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Carolina Panthers

Notebook: Challenges remain for second-ranked Panthers defense

Panthers defense celebrates

CHARLOTTE — The Panthers are playing very well on defense at the moment.

There's still room for improvement. 

With the Panthers ranked second in the league in total defense, and near the top in a number of other categories, there's not that much 

"Our last ball game, we did a lot of good things," defensive coordinator Phil Snow said Thursday, in a bit of understatement. "There's something to improve on every week. I asked them to play faster, and they did, and to win the physical battle, and they did. So we did some good things in the football game that we can control, that the opponent had nothing to do with.

"As long as we can keep working and getting better every week, we have some talented guys in the room, so we have a chance. That's the issue, is you've got to get better every week in this league."

The Panthers lead the league in net passing yards per game (173.7 yards), they're fourth in the league in third-down percentage allowed (33.1 percent) and tied for fourth in the league in sacks (27).

But they're still somewhat susceptible to teams who want to body them up and run the ball, the way the Cowboys and Vikings did. They rank 12th in the league in rushing yards allowed per game (107.0), numbers that got out of whack in a few games. The Cowboys ran for 245, the Vikings 198, and the Patriots 151. In half of their games, they've held opponents to fewer than 82 rushing yards, and under 50 three times.

The Football Team is capable of running the ball, as they showed last week against the Buccaneers. While averaging 2.8 yards per carry might not sound like much, being able to run 34 times for 94 yards has its own merits.

"They're getting physical running the football. They have a big downhill back (Antonio Gibson), and a back that's a really good receiver (J.D. McKissic). . . . They have some weapons on offense, and if you look at their offensive line last week, they dominated Tampa, which is hard to do.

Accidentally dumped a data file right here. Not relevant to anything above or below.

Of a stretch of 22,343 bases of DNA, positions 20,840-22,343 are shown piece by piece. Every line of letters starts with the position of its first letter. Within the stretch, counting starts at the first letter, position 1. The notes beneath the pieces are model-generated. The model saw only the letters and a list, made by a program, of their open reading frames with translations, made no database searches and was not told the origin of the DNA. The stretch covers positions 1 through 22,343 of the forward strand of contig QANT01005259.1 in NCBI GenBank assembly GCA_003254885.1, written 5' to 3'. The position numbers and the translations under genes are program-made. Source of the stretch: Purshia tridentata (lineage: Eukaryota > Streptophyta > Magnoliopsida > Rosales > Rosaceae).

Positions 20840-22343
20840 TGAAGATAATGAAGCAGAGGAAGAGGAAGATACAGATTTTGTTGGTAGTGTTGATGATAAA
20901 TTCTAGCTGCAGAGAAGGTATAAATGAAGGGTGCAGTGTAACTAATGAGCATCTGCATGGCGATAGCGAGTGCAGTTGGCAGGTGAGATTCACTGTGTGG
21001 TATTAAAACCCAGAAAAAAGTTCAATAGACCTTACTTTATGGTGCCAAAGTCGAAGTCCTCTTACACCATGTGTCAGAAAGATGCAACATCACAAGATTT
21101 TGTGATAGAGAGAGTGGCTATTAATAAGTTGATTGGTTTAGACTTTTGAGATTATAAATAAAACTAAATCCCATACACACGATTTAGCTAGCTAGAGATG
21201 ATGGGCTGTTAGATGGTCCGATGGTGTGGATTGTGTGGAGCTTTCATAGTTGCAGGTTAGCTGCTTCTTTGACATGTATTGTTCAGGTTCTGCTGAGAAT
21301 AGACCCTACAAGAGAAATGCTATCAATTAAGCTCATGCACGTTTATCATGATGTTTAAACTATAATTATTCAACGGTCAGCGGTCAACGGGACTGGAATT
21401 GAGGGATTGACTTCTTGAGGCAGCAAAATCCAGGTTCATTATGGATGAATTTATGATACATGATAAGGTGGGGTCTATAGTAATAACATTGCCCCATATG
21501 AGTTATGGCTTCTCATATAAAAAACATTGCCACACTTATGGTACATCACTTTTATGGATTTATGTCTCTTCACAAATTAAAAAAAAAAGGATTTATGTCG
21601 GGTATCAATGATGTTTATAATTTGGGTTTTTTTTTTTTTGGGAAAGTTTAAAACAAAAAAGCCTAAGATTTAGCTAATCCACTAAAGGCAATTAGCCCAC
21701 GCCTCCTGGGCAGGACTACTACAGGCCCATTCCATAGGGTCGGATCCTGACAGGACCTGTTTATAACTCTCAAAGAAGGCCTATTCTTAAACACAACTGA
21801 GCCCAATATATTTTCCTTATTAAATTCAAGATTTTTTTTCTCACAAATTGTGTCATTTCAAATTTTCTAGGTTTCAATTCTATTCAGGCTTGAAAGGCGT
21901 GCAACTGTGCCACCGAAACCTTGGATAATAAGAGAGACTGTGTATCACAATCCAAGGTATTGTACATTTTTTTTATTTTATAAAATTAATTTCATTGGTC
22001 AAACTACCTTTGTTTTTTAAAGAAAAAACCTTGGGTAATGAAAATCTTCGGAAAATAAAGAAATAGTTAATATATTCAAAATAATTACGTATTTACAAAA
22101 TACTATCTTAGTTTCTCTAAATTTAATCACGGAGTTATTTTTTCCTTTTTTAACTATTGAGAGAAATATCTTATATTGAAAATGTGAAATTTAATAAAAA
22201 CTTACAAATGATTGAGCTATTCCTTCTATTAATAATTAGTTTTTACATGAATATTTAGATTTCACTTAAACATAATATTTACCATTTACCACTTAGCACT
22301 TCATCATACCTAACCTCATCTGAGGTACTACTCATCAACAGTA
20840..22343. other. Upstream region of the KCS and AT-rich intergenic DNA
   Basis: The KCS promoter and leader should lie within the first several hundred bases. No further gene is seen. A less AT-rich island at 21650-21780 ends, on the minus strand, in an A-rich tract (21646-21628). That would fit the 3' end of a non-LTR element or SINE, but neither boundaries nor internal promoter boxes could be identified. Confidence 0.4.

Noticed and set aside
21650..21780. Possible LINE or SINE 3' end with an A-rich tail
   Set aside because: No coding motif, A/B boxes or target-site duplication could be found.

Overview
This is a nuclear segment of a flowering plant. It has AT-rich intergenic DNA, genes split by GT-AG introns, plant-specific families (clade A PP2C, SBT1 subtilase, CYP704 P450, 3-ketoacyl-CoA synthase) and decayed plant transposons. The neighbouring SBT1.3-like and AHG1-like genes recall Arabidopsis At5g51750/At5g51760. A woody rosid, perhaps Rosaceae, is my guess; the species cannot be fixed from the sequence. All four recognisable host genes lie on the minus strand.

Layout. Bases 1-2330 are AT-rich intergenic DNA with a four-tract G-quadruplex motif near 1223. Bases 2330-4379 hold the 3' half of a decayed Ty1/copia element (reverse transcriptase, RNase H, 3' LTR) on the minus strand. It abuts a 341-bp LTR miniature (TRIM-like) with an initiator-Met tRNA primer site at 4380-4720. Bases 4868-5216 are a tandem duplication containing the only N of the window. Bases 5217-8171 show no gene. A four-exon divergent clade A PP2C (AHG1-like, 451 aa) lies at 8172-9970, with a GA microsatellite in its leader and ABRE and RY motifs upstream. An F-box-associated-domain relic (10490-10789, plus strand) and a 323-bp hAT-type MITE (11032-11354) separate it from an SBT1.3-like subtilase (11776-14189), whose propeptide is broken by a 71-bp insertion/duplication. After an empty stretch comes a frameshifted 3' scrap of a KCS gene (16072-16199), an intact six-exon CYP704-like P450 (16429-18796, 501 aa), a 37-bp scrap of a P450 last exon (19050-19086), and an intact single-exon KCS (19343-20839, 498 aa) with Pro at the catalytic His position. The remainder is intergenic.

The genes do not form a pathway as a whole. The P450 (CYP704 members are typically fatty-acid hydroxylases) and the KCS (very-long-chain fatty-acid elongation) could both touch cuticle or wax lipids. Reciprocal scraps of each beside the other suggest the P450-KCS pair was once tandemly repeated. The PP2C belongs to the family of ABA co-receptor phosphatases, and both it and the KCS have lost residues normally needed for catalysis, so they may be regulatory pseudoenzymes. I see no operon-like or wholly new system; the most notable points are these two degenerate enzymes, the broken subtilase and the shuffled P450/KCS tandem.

"I think they're starting to play the way they want to right now, so they're a challenge."

— Defensive end Brian Burns is trailing teammate Haason Reddick in their friendly wager over the team's sack lead (winner gets a customized golf cart), but he said he's trying to focus on what he can do to improve.

Reddick's at 9.5 sacks on the season to Burns' 6.0.

"Honestly, we haven't even talked about that lately; we've been focused on these games," Burns said with a laugh. "I'm sure we'll talk about that at the end of the season."

Burns went back at the halfway mark and watched his own tape, and said there were particular things he'd like to clean up.

"I'd say just finishing certain plays I feel like I should finish. Dealing with certain ways people try to disrupt my pass-rush. . . . Just really analyzing what people do to me and reacting to that."

— While Panthers quarterback Cam Newton has had shoulder injuries in the past, offensive coordinator Joe Brady said he'd seen no evidence that Newton's arm strength is a problem at the moment.

"I've had no issues," Brady said. "I've seen nothing where there's been any issues with how he's throwing the football. He kind of showed that the other day.

"I think there are things we can do with timing, and footwork, and whatnot. But he was able to throw the ball effectively and push the ball down the field the other day. So there's no issues."

Brady was referring to a deep ball to DJ Moore that resulted in a defensive pass interference call and a 33-yard penalty.

View photos from Thursday's practice as Carolina prepares to take on Washington in Week 11.

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